- "Suspicious" Horse near Downtown Huntington Reunited with Owner
- Walk with the Mayor Begins, Highlawn Next
- Miller Named Vice President of Bank
- Marshall alum wins prestigious NASA award, credits university’s digital forensics program for his success
- Attorney General Morrisey Partners with Ben Franklin & Carver Career Centers to Battle Drug Epidemic
- Elsa from Frozen Made a Cameo Appearance Leading Huntington Parade, Visits Eastgate Mall Saturday in Cincy IMAGES
- Former Huntington Detective, City, Supervisors Sued for Civil Rights Violations, Sexual Abuse
- Oak Ridge Demolition of Enriched Uranium Processing Plant Led to Radiation in the City's Sewer Facilities
- Downtown Huntington Sheetz Prepares to Open
- Grandparents: Is Your Home Safe for Your Grandchildren?
DEP News - Investigation, cleanup continues in coal slurry spill
Kanawha Eagle is under an Imminent Harm Cessation Order, issued by the WVDEP soon after the spill, for creating conditions not allowable in state waters. The Order, which halts all work at the prep plant, except for cleanup activities, will remain in effect until the company has eliminated the potential for further pollution.
The spill, which began sometime after 2:30 a.m., is believed to have been associated with a faulty valve in the
slurry pipe line. The company estimates that approximately 108,000 gallons of slurry entered Fields Creek and impacted roughly six miles of the stream. Fields Creek empties into the Kanawha River near Chesapeake. Kanawha Eagle officials discovered the spill around 5:30 a.m. and shut down the slurry pumps, which remain inactive at this time. The state Emergency Spill Line was notified by the company at 7:42 a.m.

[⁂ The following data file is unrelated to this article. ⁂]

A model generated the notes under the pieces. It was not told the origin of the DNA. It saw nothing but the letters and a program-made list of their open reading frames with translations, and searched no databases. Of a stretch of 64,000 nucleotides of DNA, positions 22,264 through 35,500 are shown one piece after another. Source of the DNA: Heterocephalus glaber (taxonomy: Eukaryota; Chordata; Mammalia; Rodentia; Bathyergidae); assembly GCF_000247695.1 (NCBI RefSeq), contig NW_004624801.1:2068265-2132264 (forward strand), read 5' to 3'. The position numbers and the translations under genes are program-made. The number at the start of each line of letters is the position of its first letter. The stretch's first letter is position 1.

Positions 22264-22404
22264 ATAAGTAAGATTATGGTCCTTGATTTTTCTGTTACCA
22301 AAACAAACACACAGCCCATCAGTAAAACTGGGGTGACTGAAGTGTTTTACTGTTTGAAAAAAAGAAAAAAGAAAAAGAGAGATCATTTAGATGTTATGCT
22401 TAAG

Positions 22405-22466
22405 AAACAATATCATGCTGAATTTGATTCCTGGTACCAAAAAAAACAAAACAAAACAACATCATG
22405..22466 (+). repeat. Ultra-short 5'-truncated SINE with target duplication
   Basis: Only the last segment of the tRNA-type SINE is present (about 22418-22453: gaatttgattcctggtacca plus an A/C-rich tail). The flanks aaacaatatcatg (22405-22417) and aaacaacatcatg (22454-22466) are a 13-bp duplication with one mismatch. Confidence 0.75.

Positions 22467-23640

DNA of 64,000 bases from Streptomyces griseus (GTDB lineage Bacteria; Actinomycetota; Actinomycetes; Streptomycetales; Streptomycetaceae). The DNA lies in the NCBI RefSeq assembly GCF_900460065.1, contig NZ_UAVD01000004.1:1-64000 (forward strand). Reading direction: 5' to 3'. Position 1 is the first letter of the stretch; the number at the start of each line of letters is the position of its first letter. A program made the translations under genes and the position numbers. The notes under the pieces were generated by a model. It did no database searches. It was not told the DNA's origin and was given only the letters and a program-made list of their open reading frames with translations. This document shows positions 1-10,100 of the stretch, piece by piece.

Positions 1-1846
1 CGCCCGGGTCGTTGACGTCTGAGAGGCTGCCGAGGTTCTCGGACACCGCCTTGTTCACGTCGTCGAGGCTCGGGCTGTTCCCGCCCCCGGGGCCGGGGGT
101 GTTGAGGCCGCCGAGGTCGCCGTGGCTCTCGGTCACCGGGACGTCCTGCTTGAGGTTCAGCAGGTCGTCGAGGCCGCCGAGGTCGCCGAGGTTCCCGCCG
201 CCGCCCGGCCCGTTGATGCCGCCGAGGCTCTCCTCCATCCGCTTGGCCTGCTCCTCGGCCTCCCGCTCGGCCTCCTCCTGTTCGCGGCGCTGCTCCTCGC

Inspectors with the WVDEP Division of Mining and Reclamation remain at the scene today. Cleanup efforts are
ongoing with the goal being to stop the flow of slurry-mpacted water into the Kanawha River. The company has
installed check dams, or barriers, throughout Fields Creek in an attempt to slow the flow of the stream, drop solids
and clear the water. Solids are then pumped from the stream using vac trucks. Barriers include rock, hay bales and silt fencing. The company also is pumping water from the stream near the prep plant into settling ponds.
Once Fields Creek is clear, an evaluation will be made on how cleanup of residual material remaining from the slurry
spill will be removed. The company is required to perform an aquatic life assessment in conjunction with the cleanup.
The spill is not expected to have a major impact on the Kanawha River. Evidence of slurry was observed in the
Kanawha River on Tuesday, approximately one-half mile downstream from the mouth of Fields Creek, but dissipated
The nearest surface water public intake downstream of the spill is in Huntington, approximately 115 stream miles
away. The nearest ground water public intake downstream is in Mason, approximately 75 miles from the spill site. The Mason PSD draws its public water from groundwater, but has the potential to pull some river water through the soils into its intake. Both Huntington and Mason water officials were notified Tuesday of the spill. The Ohio EPA and
industrial water users downstream were notified as well.
Kanawha Eagle officials said the prep plant was not using MCHM in its coal cleaning process. The company informed the WVDEP later in the day Tuesday that it had phased the chemical out of its cleaning process in mid-January and
replaced it with polypropylene glycol.
DEP inspectors on Tuesday collected water samples at several locations on Fields Creek and in the Kanawha River
and are awaiting results.